For these tests, as a safety precaution, we hung a 127-centimeter aluminum version of the FlexFoil control surface vertically from the underside of the aircraft rather than attaching it directly to the plane’s wings. During flight, we manipulated the camber and shape of FlexFoil remotely from the cabin and monitored performance through pressure ports and thermal sensors that we had installed on the suspended prototype to measure lift and drag.
The White Knight flew multiple tests for us in the Mojave Desert in the summer of 2006. In all of them, FlexFoil demonstrated a significant reduction in drag while enduring the stresses and temperature fluctuations of flight. We also showed that at every stage of flight from takeoff to landing, FlexFoil could reduce drag for a given amount of lift. Another analysis by NASA showed that the technology could improve lift over drag by up to 10 percent.
The best news, though, was that measurements collected during those flights suggested that FlexFoil would boost fuel efficiency by 8 to 12 percent if installed in place of flaps on new airplanes, and by about 3 percent for retrofits, in which the technology would be integrated into the existing flaps along the wings’ trailing edges. For comparison, the new winglets that have recently been installed on many planes cost at least $1 million per pair and deliver fuel savings of 4 to 5 percent.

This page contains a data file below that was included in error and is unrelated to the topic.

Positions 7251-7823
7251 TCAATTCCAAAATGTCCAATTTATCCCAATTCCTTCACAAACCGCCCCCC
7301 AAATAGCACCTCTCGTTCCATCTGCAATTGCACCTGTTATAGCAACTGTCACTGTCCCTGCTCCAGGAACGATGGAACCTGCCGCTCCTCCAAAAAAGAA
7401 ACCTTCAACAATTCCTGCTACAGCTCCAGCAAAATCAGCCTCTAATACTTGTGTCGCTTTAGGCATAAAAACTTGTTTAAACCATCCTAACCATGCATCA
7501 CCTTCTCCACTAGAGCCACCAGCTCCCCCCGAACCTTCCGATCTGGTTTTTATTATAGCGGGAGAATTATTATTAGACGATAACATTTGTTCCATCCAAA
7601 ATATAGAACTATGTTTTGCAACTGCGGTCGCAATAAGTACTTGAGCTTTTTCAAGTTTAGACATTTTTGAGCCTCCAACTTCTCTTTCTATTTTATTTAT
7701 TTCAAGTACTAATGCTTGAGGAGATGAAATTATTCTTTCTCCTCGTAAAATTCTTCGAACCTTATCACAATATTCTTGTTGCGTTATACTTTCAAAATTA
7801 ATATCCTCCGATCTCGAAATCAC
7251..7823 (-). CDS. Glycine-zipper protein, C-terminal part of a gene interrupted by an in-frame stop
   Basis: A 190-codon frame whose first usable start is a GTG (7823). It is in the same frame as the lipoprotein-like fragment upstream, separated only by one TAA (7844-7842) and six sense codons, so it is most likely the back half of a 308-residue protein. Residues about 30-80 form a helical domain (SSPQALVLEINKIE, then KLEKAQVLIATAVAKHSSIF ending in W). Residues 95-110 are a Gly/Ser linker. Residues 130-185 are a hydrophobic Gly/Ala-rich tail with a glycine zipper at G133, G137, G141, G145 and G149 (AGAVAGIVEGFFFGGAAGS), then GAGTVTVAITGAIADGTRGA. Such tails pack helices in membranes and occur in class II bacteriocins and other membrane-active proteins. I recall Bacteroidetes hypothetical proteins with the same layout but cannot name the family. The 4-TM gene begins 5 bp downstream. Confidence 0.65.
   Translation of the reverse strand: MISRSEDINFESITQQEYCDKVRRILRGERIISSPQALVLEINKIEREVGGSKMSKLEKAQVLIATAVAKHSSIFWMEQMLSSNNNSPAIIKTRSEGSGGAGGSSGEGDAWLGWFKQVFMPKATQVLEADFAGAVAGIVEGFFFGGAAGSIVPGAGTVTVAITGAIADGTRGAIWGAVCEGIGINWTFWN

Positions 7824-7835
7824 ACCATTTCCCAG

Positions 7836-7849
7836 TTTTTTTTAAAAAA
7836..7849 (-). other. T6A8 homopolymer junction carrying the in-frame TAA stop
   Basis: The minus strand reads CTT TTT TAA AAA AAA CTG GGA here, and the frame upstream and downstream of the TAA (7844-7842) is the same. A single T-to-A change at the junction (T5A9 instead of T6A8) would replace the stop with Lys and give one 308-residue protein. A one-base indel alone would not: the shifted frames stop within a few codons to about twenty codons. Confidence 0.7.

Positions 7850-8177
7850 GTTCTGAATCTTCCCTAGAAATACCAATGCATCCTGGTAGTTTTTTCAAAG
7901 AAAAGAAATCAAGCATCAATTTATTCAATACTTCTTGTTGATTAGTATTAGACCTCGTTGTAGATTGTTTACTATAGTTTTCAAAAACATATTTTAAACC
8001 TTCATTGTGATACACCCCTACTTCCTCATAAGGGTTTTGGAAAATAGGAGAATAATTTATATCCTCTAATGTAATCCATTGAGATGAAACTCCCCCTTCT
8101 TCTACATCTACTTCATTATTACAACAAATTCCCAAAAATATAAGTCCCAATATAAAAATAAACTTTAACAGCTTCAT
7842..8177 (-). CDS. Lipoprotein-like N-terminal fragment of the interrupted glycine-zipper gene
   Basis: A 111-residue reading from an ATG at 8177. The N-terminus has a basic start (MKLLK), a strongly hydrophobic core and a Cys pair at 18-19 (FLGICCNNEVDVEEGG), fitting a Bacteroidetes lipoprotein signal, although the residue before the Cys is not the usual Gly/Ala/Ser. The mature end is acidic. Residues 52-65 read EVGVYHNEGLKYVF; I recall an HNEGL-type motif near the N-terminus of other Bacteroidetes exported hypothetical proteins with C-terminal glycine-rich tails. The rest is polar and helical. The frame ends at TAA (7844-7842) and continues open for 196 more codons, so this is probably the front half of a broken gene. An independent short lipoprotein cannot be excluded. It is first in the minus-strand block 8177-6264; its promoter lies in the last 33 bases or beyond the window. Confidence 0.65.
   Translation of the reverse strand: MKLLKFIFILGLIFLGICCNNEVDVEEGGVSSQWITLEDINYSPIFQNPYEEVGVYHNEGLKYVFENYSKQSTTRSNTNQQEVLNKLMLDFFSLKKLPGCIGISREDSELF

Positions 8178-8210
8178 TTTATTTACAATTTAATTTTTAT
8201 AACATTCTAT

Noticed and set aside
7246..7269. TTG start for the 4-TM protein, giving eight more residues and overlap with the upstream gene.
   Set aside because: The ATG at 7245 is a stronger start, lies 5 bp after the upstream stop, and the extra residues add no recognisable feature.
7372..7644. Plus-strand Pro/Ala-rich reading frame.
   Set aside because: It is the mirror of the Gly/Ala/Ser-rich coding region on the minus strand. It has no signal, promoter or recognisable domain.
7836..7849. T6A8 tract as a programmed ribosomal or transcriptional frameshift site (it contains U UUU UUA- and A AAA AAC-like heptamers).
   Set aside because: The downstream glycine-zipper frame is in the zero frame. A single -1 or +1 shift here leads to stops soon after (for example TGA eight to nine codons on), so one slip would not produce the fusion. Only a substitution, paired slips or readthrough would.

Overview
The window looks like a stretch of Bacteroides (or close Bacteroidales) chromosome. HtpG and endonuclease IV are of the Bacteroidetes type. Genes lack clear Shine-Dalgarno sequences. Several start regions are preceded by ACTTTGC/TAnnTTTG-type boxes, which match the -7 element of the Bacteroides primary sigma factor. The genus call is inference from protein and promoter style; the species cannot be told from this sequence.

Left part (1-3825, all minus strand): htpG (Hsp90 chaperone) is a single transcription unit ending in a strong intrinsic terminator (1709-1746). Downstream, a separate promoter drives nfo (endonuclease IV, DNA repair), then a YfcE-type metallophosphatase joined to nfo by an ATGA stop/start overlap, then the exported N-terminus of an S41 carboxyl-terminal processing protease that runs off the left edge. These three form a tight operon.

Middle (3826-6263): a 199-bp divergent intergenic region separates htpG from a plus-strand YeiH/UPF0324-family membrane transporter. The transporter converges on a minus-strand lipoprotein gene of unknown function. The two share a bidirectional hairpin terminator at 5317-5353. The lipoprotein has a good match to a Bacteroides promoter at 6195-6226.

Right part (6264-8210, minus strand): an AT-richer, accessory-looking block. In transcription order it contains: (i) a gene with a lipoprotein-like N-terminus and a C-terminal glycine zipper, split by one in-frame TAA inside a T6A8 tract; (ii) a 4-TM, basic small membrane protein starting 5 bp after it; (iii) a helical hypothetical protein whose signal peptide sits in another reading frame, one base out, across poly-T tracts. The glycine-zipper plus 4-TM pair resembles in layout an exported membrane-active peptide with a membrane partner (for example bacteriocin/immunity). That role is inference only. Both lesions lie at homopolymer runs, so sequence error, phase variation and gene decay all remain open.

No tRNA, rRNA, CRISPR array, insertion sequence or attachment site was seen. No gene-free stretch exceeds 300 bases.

Encouraged by this success, in 2009, the Air Force Research Lab at Wright-Patterson and NASA asked us to retrofit a Gulfstream III aircraft. This time, the mission would be to test FlexFoil on the wings of the airplane rather than dangling it from below, as we did during the White Knight flights.
For this round, we made a new prototype and replaced each of the jet’s flaps with a 7-meter span of FlexFoil that ran along the length of the wings’ trailing edges. This installation is similar to what we would do for an installation on a brand new airplane.
This prototype was made from common aerospace-grade materials such as aluminum alloys and composites. We built it with design tools and algorithms produced by my team that allowed us to arrange curved and straight structural beams into a pattern so that each beam bent like a bow in response to force. This pattern formed the internal skeleton of a FlexFoil span. Placing pressure at one or two points on the structure changed the entire span’s shape depending on how much force was applied and where it was placed.
The finished control surface weighed approximately 110 kilograms (about 240 pounds), which was roughly the same as the flaps and associated guide tracks that it replaced. At each end of the span, elastic mechanisms covered in an elastomer skin formed an accordion-like bridge to the wing that expanded and contracted as FlexFoil morphed, with no external joints or hinges to hinder the flow of air.
NASA’s acoustic experts have estimated that this seamless covering [pdf] would allow FlexFoil to potentially reduce a plane’s landing noise [pdf] by 40 percent. The agency was scheduled to conduct flight tests to verify such benefits beginning this month. Airframe noise, which is much louder than engine noise during landings, is caused by air flowing through the gaps between traditional flaps and wings.
In a conventional airplane wing, the flaps are moved by a pair of hydraulic cylinders. For simplicity, our prototype was designed to connect to those cylinders as well. As I envision the commercial version, a flight control system could change the camber of FlexFoil using only one motor per wing, while twisting its shape would require two (one to pull, and one to push). Because these motors already exist in a typical large aircraft wing, the design would not be subject to the additional testing that regulators would require if I were to bring a new power source on board.